The GMB, one of Britain’s largest unions, is to withdraw sponsorship from a third of the 108 Labour MPs it backs because they are not implementing union policies.
This is a warning shot to Labour that workers will not give unquestioning support to a party that continues to attack them. It comes at a time when other major trade unions that are affiliated to Labour will also be debating the question at their national conferences.
At its annual conference in Plymouth, the GMB named the first six of up to 35 Labour MPs it will withdraw funding from.
They are Meg Munn, junior minister at the foreign office and MP for Sheffield Heeley, Stephen Ladywood, MP for Thanet South and vice-chair of Labour, and four MPs who are parliamentary private secretaries to government ministers.
These are Christine Russell, MP for Chester, Roberta Blackman-Woods, MP for Durham, Sharon Hodgson, MP for Gateshead East, and Adrian Bailey, MP for West Bromwich West.
Paul Kenny, GMB general secretary, said, “There are a number [of MPs] who at times seem to be embarrassed by a relationship with the unions and we don’t want to embarrass them by giving them union money.”
The union provides £400,000 in donations to local Labour constituency parties and over £1 million a year to the party nationally. Kenny told the conference GMB would not be a “cash cow” for the party.
He also said it had decided not to indemnify its two Labour national executive members against the party going bankrupt.
Labour is £24 million in debt and has over £13 million worth of loans up for renegotiation this year. “We are not going to use our money to pay back loans to multi-millionaires who lent money to the party on the whim that they might get a knighthood,” said Kenny.
“Why should our dinner lady members be expected to provide funds to repay loans to multi-millionaire businessmen?”
The union also plans to consult all of its 600,000 members on its affiliation fees paid annually to the Labour Party.
It stepped back, however, from calls to sever all financial and political links with Labour. A motion calling on the GMB to disaffiliate from Labour was withdrawn.
Kenny said it would not be in the union’s interest to disaffiliate saying the “GMB could not work in glorious isolation”.
But in the debate, delegate Damien Green said he was “disillusioned and fed up”. His sentiments were repeatedly expressed by other GMB members throughout the conference.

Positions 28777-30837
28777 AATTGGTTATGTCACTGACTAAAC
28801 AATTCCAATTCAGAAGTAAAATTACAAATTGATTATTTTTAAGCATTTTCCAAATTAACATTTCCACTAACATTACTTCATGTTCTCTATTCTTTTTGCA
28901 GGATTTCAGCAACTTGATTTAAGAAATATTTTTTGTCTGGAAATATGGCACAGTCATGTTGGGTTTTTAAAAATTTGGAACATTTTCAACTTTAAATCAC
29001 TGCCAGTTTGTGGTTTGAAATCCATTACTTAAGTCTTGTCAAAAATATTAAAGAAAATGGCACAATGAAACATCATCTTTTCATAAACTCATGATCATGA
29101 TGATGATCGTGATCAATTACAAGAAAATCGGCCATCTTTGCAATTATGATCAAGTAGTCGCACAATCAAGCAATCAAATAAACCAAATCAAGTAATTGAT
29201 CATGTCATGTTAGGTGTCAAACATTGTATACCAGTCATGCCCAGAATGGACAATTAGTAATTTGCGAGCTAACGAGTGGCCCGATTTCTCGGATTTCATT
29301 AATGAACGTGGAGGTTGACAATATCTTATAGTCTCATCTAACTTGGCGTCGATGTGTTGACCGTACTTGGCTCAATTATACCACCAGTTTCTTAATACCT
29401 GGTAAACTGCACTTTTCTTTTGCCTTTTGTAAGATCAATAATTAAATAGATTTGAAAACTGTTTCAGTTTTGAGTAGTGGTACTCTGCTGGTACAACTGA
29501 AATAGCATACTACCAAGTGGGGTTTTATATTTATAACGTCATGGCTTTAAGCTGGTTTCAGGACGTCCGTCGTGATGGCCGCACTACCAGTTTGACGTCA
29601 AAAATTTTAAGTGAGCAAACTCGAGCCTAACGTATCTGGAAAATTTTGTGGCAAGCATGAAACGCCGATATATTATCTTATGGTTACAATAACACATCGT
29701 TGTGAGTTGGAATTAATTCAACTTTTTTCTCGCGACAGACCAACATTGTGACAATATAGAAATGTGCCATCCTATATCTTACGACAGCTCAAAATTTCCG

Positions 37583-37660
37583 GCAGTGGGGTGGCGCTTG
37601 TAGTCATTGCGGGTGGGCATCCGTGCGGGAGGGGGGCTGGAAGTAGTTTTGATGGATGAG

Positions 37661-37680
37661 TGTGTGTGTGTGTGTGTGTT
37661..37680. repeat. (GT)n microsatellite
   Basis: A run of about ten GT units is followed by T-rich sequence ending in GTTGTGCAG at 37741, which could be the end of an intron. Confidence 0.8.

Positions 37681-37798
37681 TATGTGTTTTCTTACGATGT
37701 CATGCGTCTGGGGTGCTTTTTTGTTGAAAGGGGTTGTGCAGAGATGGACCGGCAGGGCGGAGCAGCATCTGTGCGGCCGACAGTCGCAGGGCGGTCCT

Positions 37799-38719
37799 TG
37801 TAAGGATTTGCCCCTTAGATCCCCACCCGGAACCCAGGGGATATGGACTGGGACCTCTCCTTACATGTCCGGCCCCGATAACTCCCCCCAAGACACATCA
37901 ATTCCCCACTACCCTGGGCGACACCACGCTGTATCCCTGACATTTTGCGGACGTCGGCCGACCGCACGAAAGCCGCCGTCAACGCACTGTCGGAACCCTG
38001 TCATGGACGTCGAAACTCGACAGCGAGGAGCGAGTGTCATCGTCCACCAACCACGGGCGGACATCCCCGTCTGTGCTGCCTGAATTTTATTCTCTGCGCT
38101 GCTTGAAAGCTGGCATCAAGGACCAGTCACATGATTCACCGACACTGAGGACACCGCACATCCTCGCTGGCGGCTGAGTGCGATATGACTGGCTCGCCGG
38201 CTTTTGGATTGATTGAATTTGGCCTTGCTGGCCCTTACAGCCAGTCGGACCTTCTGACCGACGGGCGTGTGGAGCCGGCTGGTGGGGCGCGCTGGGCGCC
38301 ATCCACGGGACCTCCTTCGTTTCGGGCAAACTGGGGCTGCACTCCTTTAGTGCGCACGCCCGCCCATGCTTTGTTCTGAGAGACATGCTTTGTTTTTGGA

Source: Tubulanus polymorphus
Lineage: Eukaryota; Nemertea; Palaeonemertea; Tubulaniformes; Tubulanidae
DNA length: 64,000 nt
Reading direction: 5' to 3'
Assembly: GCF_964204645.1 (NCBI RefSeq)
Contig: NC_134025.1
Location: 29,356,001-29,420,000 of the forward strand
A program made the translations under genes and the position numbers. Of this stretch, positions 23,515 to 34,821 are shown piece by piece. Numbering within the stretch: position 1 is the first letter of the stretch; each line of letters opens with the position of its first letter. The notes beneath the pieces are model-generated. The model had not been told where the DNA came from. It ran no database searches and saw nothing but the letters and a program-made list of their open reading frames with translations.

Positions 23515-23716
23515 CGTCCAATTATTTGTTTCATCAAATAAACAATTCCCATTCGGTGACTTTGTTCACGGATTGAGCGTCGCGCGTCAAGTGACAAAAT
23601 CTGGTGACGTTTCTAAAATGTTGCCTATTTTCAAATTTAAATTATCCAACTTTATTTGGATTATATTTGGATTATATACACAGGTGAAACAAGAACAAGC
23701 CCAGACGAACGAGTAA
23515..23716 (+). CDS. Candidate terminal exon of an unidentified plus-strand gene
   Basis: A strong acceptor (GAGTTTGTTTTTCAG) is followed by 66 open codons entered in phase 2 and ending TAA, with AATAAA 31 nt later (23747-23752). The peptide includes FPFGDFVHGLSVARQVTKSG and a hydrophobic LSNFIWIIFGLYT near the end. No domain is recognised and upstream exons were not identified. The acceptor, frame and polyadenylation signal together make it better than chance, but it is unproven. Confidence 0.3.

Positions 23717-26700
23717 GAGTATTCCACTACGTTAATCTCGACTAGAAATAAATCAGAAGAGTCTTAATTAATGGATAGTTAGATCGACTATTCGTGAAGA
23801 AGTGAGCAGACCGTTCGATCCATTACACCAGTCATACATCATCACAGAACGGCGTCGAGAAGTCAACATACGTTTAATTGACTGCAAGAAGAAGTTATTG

Delegates were deeply unhappy at the government’s reluctance to tackle big business on issues such as “obscene” bonuses while it curbs pay for low paid workers.
The betrayal of the disabled Remploy workers by the government gave a cutting edge to the general anger of delegates.
James Stribley, a Remploy worker, said, “Last year we trusted Peter Hain when he twice promised consultation over the factory closures. But he lied. We should only support those who support us.”
Alan Mills, ex-convenor for Remploy in St Helens, said, “I am a Labour Party member but I can’t say for how much longer. We simply can’t trust them anymore.”
The conference also passed a motion to give an “ultimatum” to Labour over its failure to implement the Warwick Agreement – the deal reached in 2005 between unions and the party.
The motion said that the union would reconsider its support for Labour if the party refused to implement the agreement.
While Gordon Brown declined to attend the conference, the former GMB press officer and current environment minister Phil Woolas addressed the conference on Monday.
He made a rather ineffectual attempt to play up the threat of the Tories, warning delegates, “Don’t fall into the trap Cameron is laying for you.”
A series of delegates attacked the government from the floor.
Delegate Steve McKenzie summed up the feelings of the conference when he said, “Labour is an absolute disgrace. It is pandering to big business and ignoring ordinary working class people.”
Mary Turner, president of the GMB and one of the union’s representatives on the Labour party national executive, said, “Last year we welcomed an incoming prime minister, and we had great hopes for a renewed period of fairness and justice.
“But the terrible betrayal over the Remploy factories was perhaps the first of many misjudgements.”
As was befitting a Labour minister, Woolas didn’t really answer the questions.
But the GMB has sent a strong message that taking workers for granted at the very least has financial consequences for the Labour Party.